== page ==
Gendered classes: why the breakdown?
In the first semester of the school year, I had two social studies classes, Economics and World Religions. On the first day of school, I walked into both classrooms and was startled by the rosters.
My Economics class, in which every desk was full, had just five girls enrolled. My World Religions class was also almost full, but only had four boys in it.
Those two classes were not the first or last times I would be shocked by the complete gender discrepancies in my classes. International Relations during my junior year only had a few boys in a class of around twenty. My current Journalism class has five girls out of sixteen students.
I was intrigued by the huge differences in gender in some classes, and I began to wonder if I just happened to end up in classes that were very gender-skewed. After all, Amherst is a town that likes to promote being inclusive, so surely my experience must have been just a fluke.
I began asking my friends if they had taken classes that had extreme gender differences in order to figure out if I was alone. It turns out that I am not the only one and other classes are even more segregated.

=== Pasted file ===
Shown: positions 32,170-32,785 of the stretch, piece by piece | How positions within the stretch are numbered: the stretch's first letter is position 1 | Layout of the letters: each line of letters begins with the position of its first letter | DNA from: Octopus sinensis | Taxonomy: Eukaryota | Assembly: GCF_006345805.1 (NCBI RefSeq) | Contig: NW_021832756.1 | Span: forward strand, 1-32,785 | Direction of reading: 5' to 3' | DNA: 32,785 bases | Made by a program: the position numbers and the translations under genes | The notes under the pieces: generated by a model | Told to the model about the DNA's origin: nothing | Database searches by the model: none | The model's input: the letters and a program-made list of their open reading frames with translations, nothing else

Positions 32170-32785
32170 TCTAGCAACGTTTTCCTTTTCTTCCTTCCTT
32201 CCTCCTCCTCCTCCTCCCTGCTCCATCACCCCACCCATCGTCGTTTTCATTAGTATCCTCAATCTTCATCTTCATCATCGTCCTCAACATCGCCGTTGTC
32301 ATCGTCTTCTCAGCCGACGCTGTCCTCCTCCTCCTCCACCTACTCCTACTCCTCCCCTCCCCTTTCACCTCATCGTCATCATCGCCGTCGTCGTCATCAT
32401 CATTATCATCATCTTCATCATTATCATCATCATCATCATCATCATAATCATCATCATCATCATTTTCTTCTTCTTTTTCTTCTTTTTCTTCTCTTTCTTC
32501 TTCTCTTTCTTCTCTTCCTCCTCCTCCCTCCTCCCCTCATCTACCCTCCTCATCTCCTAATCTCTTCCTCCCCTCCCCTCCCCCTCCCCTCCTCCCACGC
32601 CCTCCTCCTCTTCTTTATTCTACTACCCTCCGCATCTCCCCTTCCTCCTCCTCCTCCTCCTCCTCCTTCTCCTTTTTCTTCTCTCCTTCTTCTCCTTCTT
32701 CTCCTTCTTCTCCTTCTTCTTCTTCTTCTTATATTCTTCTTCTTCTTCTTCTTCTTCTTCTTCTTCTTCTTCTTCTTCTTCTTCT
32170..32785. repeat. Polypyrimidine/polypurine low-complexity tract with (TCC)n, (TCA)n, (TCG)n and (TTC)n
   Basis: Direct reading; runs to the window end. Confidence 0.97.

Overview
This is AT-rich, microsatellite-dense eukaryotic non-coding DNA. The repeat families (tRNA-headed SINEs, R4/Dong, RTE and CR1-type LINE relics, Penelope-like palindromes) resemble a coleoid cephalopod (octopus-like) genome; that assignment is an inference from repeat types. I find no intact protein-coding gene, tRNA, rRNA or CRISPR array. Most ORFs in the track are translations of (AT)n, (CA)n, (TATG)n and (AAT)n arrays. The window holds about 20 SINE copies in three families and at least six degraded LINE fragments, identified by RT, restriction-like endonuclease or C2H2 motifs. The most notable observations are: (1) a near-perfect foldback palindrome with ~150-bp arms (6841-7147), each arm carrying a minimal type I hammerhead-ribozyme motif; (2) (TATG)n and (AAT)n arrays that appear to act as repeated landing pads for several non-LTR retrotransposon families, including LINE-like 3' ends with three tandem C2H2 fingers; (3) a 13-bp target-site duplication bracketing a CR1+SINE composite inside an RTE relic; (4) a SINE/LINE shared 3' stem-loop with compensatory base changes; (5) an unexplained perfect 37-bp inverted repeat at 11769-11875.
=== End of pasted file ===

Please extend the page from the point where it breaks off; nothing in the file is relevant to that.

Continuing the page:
Emma Mack has taken almost all of the engineering and technology classes that ARHS has to offer. She told me that in two of the classes she took, there was a heavy male enrollment. In the second semester of this school year, she took Engineering and Robotics, a class where she was one of only two girls.
Why there is such a difference in gender in some classes of ARHS is not clear. The blame could be placed on a number of factors. The school may not promoting females taking more math- centered courses or males being more creative. Parents could be blamed for not pushing their children to take classes outside their comfort zones. We could all blame society for pushing us into male and female roles.
What is certain is that Amherst is not immune to gender bias.
We can talk all we want about inclusiveness and creating a community where everyone is equal, but the fact of the matter is that our school has underlying issues surrounding gender bias in classes. Until we as a community realize that the issue exists and that we have the power to do something about it, nothing is going to change.